“I like it where it gets dark at night, and if you want noise, you have to make it yourself.”

My stomach is still upset. Every morning our ritual is the same. I wake up first, Gracie is next and Fern last. We all stretch then get out of bed. Fern, Gracie and I head downstairs. Maddie comes out of her room and is last down the stairs. I open Gracie’s door then get my papers. Gracie gets a treat while Fern and Maddie settle on their spots for morning naps. Gracie is the last to settle in. This morning I noticed no Maddie. I called her, made that weird sound with my lips which cats seem to like but still no Maddie. I started reading the paper but was a bit preoccupied wondering where Maddie was. I drank my coffee and called Maddie a few more times. I went upstairs and checked her room, no Maddie on the bed. I was really worried. I checked outside just in case, no sign of her. I opened closets and looked under beds. I even stuck my head into the eaves and called her again and again. I went and walked around the yard not expecting to see her but just in case. I was frantic thinking something had happened to her. I put a can of food in the cats’ dish, came downstairs and checked the front yard. I had no idea what to do next. All of a sudden Maddie jumped on the den table. I have no idea where she could have been. Cats are notorious for hiding. I wanted to hug her. I wanted to throttle her.

We always had a dog when I was a kid. My father didn’t like cats though he never gave a reason. Their being cats was enough. I brought home a kitten my junior year in high school. My dad was working in Maine and came home only for weekends. He told me to get rid of the cat before he got home. I didn’t. He wanted to see it so I gave the kitten to him. It snuggled in his arms. The cat stayed and became the first of many cats. My father told other people the cat was my mother’s and he was not a fan. I always figured he thought dogs were masculine and cats feminine, but when no one was around, he patted them, scratched their heads and let them sleep beside him on the couch. He really was a fan.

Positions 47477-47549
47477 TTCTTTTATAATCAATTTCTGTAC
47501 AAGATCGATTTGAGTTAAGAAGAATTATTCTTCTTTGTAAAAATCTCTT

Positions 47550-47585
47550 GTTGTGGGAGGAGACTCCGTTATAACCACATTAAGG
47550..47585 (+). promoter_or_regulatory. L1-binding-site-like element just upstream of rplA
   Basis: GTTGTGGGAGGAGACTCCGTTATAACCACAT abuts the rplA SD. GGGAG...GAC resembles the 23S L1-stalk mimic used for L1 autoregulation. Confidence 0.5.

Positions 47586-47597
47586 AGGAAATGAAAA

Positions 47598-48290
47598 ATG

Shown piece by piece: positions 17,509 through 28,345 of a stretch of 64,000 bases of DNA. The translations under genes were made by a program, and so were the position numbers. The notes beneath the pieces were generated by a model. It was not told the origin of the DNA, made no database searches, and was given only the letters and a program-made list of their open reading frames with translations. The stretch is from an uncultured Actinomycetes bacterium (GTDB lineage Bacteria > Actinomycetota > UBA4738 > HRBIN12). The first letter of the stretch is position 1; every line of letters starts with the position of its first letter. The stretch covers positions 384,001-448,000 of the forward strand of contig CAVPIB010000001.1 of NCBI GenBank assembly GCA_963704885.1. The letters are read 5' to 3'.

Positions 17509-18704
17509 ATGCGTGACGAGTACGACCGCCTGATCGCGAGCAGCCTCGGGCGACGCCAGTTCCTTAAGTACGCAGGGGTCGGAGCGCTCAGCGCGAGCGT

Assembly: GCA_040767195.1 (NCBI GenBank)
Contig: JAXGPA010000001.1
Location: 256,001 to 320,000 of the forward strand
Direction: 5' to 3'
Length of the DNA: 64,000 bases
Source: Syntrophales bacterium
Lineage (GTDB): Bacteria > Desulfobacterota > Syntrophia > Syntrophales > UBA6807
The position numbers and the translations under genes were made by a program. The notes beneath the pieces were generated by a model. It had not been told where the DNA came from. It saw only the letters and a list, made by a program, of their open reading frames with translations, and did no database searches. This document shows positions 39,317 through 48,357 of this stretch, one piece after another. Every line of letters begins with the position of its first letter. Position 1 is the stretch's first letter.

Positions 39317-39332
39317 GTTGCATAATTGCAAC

My street is loaded with kids and dogs. There are nine kids under ten living in three houses and nine dogs in eight houses. The kids are noisy. Every morning they play on the street and ride those new Big Wheels. They do this around 8 o’clock giving them playtime before the school bus comes. Four of the dogs are barkers, including Gracie. After school the kids are back on the street. They yell a lot.

I know kids make noise. It’s build into their genomes. They grow out of it, but it takes a long time. I’m going to have to be a bit more patient.

I love the nights. The quiet is soothing. I think that’s probably why I have become a night owl. The kids are in bed, and it’s my time to own the street.

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11 Comments on ““I like it where it gets dark at night, and if you want noise, you have to make it yourself.””

  1. Richard Says:

    No stomach upset here … just ongoing nagging pain with the nerves in the lumbar region of the spine – the ones that send the ‘Hurt me, baby (right on, right on’) messages down the leg, into the kneecap, and down to the shin. Ah lubs me some non-stop pain, y’all … until I don’t.